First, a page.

Jason Hartman advises that you screen tenants well. There are standardized ways to check for good tenants. Much like how selecting a productive employee comes with the process of interviews, background checks and qualifications, checking for good tenants come with similar processes – that have worked for years.
In this post, we’ll discuss effective tactics the Home Owner’s Association uses to check for good and bad tenants. Investors also have the opportunity to join this group to help protect themselves against any indemnities.
Here is a checklist:
The Criminal Background
You’ll want tenants that have no history of domestic violence, sex offenses, drug use and more. Renting to such tenants can devalue your property, which you’ll want to avoid at all costs. You’ll also want to avoid tenants that have been evicted in the past. Records are available from a nationwide or state-specific database.
Match up documents, cross check files, and verify W-2s to ensure that there’s no reason to suspect identity theft. Also, ensure that the tenant has had a stable income for some time. The Home Owner’s Association is known for having a third eye for detecting deadbeat tenants, as well as fraud. To avoid the tiring and expensive process of evictions, this association can help to weed out bad tenants, and select ideal ones. In the long run, joining such groups can save you headaches.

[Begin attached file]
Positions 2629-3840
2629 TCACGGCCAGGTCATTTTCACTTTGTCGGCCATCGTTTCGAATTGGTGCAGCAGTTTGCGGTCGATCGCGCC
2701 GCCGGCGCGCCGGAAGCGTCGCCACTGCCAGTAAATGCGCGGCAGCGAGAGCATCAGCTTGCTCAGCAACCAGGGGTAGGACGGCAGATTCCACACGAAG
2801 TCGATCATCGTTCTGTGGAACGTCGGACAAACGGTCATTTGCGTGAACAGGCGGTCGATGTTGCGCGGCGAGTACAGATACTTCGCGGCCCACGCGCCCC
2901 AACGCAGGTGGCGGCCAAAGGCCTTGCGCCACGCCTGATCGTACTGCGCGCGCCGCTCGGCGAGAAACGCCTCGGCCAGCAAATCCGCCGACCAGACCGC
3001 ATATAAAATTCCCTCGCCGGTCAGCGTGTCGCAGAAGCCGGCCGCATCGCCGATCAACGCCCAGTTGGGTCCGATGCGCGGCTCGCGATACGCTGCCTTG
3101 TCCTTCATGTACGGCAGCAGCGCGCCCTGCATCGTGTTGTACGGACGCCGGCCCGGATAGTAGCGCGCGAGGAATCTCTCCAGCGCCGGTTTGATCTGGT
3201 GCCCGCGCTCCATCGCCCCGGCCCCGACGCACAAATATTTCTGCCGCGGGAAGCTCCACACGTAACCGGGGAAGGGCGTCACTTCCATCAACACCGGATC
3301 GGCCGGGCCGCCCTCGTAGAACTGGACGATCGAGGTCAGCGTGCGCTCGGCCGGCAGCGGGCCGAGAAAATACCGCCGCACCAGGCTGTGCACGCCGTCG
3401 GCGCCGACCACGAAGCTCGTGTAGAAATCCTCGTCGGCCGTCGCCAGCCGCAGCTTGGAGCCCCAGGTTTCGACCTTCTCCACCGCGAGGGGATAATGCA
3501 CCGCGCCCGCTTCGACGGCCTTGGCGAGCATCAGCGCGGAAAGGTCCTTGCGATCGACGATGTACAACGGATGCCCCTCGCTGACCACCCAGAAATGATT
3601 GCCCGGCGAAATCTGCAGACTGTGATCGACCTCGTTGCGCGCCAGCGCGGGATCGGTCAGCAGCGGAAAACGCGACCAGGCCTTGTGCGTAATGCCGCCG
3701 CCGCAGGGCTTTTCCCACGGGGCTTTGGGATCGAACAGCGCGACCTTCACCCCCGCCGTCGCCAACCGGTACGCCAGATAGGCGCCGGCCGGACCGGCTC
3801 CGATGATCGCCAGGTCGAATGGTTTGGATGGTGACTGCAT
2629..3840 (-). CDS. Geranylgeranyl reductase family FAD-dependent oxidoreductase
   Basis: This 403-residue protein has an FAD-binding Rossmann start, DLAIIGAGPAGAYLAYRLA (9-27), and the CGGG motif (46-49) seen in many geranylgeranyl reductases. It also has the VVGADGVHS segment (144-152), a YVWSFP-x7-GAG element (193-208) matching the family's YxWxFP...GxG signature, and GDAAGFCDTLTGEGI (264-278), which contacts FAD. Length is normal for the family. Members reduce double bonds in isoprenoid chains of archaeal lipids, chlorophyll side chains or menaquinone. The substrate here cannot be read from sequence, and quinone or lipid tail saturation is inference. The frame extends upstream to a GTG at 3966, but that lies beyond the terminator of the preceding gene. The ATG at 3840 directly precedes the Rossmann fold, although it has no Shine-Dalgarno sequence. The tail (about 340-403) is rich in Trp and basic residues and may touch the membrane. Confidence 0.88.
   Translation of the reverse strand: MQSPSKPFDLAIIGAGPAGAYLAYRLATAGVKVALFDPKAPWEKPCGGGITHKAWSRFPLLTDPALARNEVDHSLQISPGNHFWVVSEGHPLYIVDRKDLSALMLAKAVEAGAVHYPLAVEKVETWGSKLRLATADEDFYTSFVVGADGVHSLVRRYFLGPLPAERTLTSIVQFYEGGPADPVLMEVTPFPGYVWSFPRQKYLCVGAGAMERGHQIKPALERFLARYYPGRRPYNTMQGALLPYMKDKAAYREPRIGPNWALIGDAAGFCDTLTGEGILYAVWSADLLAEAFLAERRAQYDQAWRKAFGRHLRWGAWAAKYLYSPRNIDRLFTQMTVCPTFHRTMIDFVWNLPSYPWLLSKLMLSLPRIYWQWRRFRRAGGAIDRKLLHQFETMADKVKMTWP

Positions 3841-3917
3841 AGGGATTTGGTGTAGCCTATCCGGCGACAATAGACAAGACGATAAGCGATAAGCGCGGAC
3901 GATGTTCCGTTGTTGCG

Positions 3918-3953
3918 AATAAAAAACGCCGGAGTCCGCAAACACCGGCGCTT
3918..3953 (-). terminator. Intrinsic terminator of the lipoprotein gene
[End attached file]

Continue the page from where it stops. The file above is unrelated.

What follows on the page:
The Home Owner’s Association can also help owners collect delinquent rent – even though this can be lengthy process.
This Association allows investors to report bad tenants, and also help with the process of getting payments owed. Jason Hartman advises that you run properties like a business, versus taking losses as is. If there’s a judgment against the client, the investors, or a third party, the company can go after default tenants’ assets.
Investors, if they’ve taken the financing route, need to pay mortgage as well as monthly and yearly expenses. As such, don’t take your feet off the gas pedal when it comes to driving the payments home. A lease agreement can be also drafted up to notify tenants of the procedures, should delinquency occur.
As a final note, here’s a word to the wise: Most investors tend to prefer investing close to home. It’s really nice to roll up your sleeves and work, but it’s even nicer to delegate, diversify, and reap more rewards. To help manage your property, delegate it into the hands of expert firms to help perform screenings.
(Top image: Flickr |William Brawley)
The Commercial Investing Center Team